The Quarterly of the Texas State Historical Association, Volume 12, July 1908 - April, 1909 Page: 66
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Texas Historical Association, Quarterly.
them." He threw his hands on his gun, and said, "Young man,
I don't want to hurt you, but if you lead those horses off, I'll kill
you." Just at that moment Bailey jabbed his pistol against him
and said, "If you move your hand to raise that gun, you are a
dead man." By this time I was in my saddle, riding off. I rode
about a hundred yards, stopped and turned my horses' heads
towards them, then I drew my gun, and told the old man not to
move, if he did I would kill him. I told Bailey to come on, and
I held my gun on the old man until Bailey got to me, then the
old man and his family moved on, and Bailey and I rode on
together. When we reported these two horses, and the circum-
stances of pressing, the cabinet gave us a bill of sale to them dur-
ing our stay in the army.
I think it was the next day that Captain Wiley came from Gal-
veston with two pieces of cannon, called the "twin sisters." We
asked the authorities to let us go with Captain Wiley, and join
Houston's army. They agreed to let us go, and the next day we
took up the line of march, arriving at Houston's army the follow-
ing afternoon. They were then at what was known as Groce's
Retreat. It was about two o'clock in the afternoon when we ar-
rived, and nearly all the army had crossed to the east side of the
We looked around for the Nacogdoches company, and after find-
ing them, we joined them. While we were telling our adventures,
a man came up, who seemed very much excited; he carried an old
flint lock rifle, and inquired if there was a blacksmith in the
army. He said he had just got into camp, and his gun would not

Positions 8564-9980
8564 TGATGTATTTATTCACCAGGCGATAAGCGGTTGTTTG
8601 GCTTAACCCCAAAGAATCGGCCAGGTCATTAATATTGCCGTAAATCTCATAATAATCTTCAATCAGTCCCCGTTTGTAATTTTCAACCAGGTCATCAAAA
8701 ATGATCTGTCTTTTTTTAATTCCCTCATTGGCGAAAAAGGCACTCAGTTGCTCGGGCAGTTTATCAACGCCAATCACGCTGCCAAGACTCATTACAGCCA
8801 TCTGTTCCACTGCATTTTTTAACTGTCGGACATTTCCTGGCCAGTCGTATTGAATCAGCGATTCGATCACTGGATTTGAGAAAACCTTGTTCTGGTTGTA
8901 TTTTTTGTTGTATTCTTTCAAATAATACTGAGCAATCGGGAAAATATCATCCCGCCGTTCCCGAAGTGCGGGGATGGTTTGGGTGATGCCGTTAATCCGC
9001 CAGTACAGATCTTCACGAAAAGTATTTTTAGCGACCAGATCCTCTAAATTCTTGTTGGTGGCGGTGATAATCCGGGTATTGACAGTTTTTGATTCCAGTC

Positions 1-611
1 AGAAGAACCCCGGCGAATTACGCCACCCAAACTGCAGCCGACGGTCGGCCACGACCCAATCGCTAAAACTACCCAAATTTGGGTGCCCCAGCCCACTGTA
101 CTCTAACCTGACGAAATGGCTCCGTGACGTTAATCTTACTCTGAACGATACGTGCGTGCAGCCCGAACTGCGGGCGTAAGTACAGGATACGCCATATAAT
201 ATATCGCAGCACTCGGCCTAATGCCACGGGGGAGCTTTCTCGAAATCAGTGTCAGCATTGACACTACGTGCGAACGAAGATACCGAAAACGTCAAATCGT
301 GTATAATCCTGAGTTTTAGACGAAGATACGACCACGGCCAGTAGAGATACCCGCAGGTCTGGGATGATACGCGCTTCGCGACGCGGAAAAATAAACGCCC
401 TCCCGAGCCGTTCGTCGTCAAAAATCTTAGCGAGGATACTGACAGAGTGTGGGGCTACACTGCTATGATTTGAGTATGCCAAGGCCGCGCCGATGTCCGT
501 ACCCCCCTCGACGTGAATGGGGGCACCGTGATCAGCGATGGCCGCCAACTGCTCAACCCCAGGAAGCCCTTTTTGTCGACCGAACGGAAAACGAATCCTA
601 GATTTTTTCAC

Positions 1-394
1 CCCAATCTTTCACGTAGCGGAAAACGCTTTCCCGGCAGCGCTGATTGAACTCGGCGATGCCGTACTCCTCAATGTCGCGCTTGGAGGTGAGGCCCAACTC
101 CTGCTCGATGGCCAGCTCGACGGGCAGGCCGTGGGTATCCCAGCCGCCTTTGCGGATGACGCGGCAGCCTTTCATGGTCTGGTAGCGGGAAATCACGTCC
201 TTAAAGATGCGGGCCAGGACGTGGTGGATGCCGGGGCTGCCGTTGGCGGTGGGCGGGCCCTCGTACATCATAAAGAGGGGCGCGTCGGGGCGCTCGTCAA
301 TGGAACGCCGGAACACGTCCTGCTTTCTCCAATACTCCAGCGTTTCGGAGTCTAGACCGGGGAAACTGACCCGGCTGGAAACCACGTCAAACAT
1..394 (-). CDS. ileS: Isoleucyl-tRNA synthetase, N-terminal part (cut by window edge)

stand cocked. A mischevious looking fellow said, "Yes, sir, you
see that tent down yonder; the blacksmith is there." It was Gen-
eral Houston's tent, the only one in camp. The man went, and
there sat General Houston. The man said to him, "I want you
to fix my gun; the lock is out of order, it won't stand cocked."
"Very well," said Houston, "set her down here, and call in one
hour and she will be ready." Houston knew at once that some one
had sent this fellow to him just to have a little fun. So as soon
as the man left, he took the lock off, cleaned it and put it back..
The news spread all over the army, and after a while a man told
the owner of the gun that he had taken his gun to General Hous-
ton, and that he heard that Houston intended having him shot for
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Texas State Historical Association. The Quarterly of the Texas State Historical Association, Volume 12, July 1908 - April, 1909, periodical, 1909; Austin, Texas. (texashistory.unt.edu/ark:/67531/metapth101048/m1/74/: accessed November 17, 2017), University of North Texas Libraries, The Portal to Texas History, texashistory.unt.edu; crediting Texas State Historical Association.